New this week:
PERENNIAL By Kelly Forsythe. (Coffee House, paper, $16.95.) Innocence and violence are the poles of this debut collection about the Columbine school shooting, where even lipstick tubes call to mind gun barrels and where children, like flowers, “are beautiful, then die.” ANAGNORISIS By Kyle Dargan. (Northwestern University, paper, $18.) Dargan’s fifth collection takes its title from the literary term for a moment of sudden recognition. Here, it amounts almost to resignation — about the country’s racist brutality, as in a poem called “Death Toll,” which opens: “This road has surely paid for itself by now, / but let’s toss some more bullets in the bucket.” WHO IS MARY SUE? By Sophie Collins. (Faber & Faber, paper, $16.) Part literary criticism, part feminist manifesto, this debut by an Edinburgh poet uses quotations, aphorisms and verse to explode the archetype of the “Mary Sue,” as she’s known in the world of fan fiction; the closest analog would be the “manic pixie dream girl,” too good to be true. THE GILDED AUCTION BLOCK By Shane McCrae. (Farrar, Straus & Giroux, $23.) This book, McCrae’s sixth, seems a direct response to the 2016 election; many of its poems begin with the word “America” and one, “Everything I Know About Blackness I Learned From Donald Trump,” opens “America I was driving when I heard you / Had died I swerved into a ditch and wept.” SO FAR SO GOOD By Ursula K. Le Guin. (Copper Canyon, $23.) Le Guin died at the beginning of 2018, and this posthumous book is preoccupied with spare musings on age and mortality. Yet her political habit persists: “We don’t understand each other,” she writes, “and ignorance is danger.”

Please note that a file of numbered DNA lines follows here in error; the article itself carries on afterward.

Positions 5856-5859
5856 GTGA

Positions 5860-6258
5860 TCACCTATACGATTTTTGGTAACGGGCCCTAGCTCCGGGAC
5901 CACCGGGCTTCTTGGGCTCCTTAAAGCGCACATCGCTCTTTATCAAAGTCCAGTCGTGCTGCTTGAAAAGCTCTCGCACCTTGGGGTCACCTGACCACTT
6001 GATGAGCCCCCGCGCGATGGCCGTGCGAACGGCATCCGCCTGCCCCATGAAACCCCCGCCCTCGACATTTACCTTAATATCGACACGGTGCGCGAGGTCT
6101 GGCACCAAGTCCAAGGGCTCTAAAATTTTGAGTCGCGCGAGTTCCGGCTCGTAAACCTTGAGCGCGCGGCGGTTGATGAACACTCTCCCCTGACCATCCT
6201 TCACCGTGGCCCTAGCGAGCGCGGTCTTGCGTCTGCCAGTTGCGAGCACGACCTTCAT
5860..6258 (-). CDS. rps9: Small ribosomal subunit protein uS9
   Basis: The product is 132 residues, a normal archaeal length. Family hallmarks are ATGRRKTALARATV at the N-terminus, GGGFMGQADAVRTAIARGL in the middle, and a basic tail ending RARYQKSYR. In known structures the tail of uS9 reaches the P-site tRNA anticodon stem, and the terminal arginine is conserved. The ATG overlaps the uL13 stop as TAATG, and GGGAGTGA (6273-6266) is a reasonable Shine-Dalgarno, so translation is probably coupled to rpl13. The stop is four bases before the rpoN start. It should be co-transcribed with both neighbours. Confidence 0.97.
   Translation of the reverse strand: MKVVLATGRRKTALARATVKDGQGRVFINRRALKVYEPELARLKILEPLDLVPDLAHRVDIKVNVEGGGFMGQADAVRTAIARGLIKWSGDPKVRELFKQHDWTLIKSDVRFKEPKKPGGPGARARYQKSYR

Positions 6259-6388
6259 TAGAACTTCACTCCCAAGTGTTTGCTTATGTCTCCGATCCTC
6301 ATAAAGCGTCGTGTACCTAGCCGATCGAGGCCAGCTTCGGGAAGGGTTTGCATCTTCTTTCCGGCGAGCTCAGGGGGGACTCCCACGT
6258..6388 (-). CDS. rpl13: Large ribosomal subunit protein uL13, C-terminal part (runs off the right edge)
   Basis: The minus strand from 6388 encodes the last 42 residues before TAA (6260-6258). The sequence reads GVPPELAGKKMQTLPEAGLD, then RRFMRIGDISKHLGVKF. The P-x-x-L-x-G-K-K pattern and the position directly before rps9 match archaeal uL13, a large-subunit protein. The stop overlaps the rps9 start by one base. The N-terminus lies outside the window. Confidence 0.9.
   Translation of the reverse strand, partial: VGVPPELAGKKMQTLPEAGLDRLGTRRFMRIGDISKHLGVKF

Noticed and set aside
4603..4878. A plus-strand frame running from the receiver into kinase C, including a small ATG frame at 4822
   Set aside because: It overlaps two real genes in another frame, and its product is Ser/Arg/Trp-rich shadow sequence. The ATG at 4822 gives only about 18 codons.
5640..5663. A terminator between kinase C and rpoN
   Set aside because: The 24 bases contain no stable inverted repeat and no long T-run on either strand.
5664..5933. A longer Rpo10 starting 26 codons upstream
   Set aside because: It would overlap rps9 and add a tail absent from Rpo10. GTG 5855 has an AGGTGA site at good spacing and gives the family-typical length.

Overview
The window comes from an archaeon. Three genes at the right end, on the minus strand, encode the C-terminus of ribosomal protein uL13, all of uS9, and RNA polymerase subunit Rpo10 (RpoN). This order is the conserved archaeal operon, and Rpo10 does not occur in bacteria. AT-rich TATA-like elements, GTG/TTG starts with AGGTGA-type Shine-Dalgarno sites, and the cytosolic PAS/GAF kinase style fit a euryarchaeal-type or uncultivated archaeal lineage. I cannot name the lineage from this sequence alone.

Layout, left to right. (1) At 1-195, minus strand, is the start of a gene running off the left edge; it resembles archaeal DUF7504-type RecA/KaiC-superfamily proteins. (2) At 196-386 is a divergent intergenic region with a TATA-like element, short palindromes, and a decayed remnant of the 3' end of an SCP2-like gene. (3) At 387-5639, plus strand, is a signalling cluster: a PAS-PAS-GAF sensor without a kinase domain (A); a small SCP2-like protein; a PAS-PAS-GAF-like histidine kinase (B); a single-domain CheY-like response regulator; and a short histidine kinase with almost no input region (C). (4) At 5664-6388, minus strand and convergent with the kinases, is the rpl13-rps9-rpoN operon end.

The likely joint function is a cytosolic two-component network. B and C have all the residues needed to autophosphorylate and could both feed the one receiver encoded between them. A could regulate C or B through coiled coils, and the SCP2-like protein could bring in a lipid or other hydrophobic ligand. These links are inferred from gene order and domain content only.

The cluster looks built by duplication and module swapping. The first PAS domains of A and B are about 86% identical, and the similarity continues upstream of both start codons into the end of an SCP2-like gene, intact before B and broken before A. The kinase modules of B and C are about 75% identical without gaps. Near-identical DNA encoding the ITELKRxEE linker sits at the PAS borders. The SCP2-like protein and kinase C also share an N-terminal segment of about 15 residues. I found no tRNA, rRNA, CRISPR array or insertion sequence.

In which we ask colleagues at The Times what they’re reading now.
“A few months ago, I thought I lost my love for reading. I spent weeks putting books down after a few pages. Nothing spoke to me. Then one magical day, I stumbled on THE TERRIBLE, by Yrsa Daley-Ward, and THERE WILL BE NO MIRACLES HERE, by Casey Gerald. Both could be called ‘coming-of-age’ stories; both trace heart-wrenching tales of young, queer black people making sense of their places in the world. Daley-Ward’s beautiful prose wrapped its hands around my neck — I found myself doing stupid things like walking through New York at rush hour with my nose buried in her book. I started Gerald’s memoir immediately after. I could easily describe it as a rags-to-riches story (poor, brilliant football star from a dysfunctional family in Texas is recruited to play football at Yale, opening the door to a lifetime of opportunities), yet it turns the genre on its head to ask: Why do we place so much value in building come-from-nothing narratives for young black people, and how does one cope with being shaped in this narrative? The book is powerful, painful — sometimes meandering, but ultimately honest and refreshing.”
— Jamal Jordan, digital editor
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